It's a long time since I wrote to Santa with a Christmas wish list but I have decided this year to put pen to paper (metaphorically speaking) to ask the jolly man to see whether he is able to straighten out a few burning issues in Australia's thoroughbred racing industry.
Do you think he could imbue the different State racing jurisdictions with the spirit of good will towards each other? More specifically could there be a national programming system whereby carnivals didn't overlap?
There is no argument that racing is riding on the coat tails of punters or more particularly, their financial investments. The basis of funding for racing comes from TAB turnover and other betting taxes.
To maximise betting turnover the best horses, jockeys and trainers should be competing at the one meeting.
On the same question of interstate cooperation why can't the same rules apply in the various stewards' rooms?
For instance, one of the most glaring examples of stark differences is in stewards' rulings that in NSW, jockeys have a nine-day buffer between conviction and when the penalty is imposed.
This time frame satisfies a jockey's commitment for a horse in a major race – any race for that matter – when finding a last minute replacement is either awkward or impossible.
In Victoria, however, the application of the penalty is basically immediate unless an appeal hearing can be mounted quickly.
It is puzzling that Australia – an island – should have so many variations to the rules of racing. After all, racing is a national sport (industry? business?) and it shouldn't matter whether if you are in a state north, south, east or west - shouldn't the same basic rules apply?
One set of rules should suit all.
At the risk of irritating the anti-jumps lobby, I am pleased to read the Victorian jumps racing season – from March 4 to September 29 - has been mapped out with $3.175million in prizemoney for a total of 70 jumps races comprising 44 hurdles and 26 steeplechases.
Victoria is the last bastion of jumps racing.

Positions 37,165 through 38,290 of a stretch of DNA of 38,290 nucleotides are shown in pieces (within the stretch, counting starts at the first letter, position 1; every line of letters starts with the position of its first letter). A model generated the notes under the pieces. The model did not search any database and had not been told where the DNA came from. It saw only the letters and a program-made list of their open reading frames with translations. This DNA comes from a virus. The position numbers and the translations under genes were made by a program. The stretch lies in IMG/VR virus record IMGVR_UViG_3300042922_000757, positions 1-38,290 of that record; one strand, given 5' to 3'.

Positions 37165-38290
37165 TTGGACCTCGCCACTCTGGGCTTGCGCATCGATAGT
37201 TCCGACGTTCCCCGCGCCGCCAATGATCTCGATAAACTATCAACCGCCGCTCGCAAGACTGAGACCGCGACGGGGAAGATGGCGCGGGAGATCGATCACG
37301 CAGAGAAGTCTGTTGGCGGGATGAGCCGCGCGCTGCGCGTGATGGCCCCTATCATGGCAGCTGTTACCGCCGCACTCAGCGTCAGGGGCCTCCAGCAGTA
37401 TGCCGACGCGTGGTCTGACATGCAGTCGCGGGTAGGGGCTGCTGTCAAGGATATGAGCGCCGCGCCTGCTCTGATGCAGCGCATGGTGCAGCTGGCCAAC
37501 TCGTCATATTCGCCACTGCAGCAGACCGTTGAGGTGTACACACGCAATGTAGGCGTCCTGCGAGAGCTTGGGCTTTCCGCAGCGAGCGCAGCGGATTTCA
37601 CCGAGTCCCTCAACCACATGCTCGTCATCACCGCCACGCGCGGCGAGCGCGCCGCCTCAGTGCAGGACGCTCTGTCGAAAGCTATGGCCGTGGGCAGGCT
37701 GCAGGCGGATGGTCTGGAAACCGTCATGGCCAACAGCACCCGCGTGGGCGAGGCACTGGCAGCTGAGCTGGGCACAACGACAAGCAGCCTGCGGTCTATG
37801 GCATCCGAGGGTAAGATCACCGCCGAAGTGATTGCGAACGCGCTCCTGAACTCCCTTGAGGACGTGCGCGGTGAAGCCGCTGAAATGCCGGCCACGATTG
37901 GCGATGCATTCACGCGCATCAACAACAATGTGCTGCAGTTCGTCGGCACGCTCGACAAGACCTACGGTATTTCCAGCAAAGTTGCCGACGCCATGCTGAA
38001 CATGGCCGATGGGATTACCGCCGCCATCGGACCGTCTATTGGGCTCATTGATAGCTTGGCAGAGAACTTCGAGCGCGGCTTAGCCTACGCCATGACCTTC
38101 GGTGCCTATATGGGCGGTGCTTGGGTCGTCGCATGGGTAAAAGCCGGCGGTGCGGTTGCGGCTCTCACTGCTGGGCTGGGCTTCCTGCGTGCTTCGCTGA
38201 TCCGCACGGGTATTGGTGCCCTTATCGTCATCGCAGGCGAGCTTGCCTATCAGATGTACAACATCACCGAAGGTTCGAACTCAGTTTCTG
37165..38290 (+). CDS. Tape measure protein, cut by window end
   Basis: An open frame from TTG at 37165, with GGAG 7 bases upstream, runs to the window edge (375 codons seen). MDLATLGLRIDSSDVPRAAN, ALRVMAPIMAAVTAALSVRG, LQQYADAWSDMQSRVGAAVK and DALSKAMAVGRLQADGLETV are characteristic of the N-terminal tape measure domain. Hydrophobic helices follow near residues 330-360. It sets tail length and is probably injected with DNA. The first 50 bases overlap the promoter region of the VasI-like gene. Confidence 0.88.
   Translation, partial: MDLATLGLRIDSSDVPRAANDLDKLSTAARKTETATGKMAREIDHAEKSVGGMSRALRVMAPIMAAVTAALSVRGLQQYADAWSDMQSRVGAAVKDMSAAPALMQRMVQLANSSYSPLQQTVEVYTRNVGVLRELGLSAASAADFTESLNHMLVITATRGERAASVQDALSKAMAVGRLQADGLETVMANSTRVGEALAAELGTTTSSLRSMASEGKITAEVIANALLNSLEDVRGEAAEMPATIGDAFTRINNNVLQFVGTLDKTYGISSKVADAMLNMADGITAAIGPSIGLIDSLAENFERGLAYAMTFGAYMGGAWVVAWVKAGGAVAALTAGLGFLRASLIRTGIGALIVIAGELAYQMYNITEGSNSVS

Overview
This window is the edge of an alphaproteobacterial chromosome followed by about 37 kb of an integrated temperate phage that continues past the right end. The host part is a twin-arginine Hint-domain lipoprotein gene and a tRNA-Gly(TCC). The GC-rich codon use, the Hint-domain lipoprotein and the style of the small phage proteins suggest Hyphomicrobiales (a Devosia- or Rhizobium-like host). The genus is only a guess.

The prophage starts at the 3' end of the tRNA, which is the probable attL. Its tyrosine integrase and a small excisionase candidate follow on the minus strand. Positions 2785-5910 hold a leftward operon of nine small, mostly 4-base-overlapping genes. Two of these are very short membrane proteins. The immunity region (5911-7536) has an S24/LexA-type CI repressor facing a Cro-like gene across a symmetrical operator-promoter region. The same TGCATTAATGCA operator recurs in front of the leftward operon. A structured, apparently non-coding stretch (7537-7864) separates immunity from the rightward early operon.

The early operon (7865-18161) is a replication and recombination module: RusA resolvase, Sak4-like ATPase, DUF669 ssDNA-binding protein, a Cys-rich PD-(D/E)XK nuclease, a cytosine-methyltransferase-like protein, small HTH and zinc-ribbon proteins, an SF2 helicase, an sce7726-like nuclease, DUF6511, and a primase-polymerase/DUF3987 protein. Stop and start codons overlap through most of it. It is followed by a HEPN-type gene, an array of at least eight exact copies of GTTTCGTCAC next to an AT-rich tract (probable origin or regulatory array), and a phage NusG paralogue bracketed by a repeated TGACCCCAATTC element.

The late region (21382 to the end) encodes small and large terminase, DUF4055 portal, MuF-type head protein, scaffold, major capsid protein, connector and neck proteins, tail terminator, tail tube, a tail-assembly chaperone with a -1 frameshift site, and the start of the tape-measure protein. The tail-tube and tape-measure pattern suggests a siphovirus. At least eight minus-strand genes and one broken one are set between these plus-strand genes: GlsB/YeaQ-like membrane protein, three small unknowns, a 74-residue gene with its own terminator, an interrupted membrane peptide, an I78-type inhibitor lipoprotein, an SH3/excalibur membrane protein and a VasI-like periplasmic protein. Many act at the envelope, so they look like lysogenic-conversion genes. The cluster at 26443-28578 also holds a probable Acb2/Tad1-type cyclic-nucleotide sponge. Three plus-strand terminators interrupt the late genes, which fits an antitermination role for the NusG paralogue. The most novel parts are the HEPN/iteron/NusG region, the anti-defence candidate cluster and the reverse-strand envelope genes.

It is an intricate part of the horse racing industry, despite what the doomsayers may say. Continuing competition has a lot more going for it than the knackery.
Former ace jockey and now successful trainer, Ron Quinton, has paid his two kilogram claiming apprentice Sam Clipperton a huge compliment by engaging him for Villiers Stakes topweight Monton, even though it is a non-claiming race.
Last year Clipperton had won a lead-up race on Monton only to be replaced by the infinitely more experienced Hugh Bowman when the gelding won the Villiers.
Monton is tackling the 1600 metre feature race second-up from a spell but his return to racing was excellent when he a close second to the talented Malavio, which subsequently suffered an injury and won't be contesting the Villiers.
In the Australian Turf Club Handicap, Bilko is good odds considering he is coming off a Warwick Farm 1600 metre win earlier this month.
Tackling the same course this Saturday and coming off four consistent runs since a spell, he has excellent prospects.
In pursuit of a treble (goodness, in my current form I need a big three-horse payout to break square), Whitefriars is my choice in the Razor Sharp Handicap.
Trained by Rick Worthington and ridden by the highly experienced Jim Cassidy, Whitefriars has plenty of weight (61.5 kilograms) but has performed well in better quality races than this and he has been primed for a first-up coup with two barrier trials
Merry Christmas to everyone and may the New Year be chockfull of good health and long-priced winners.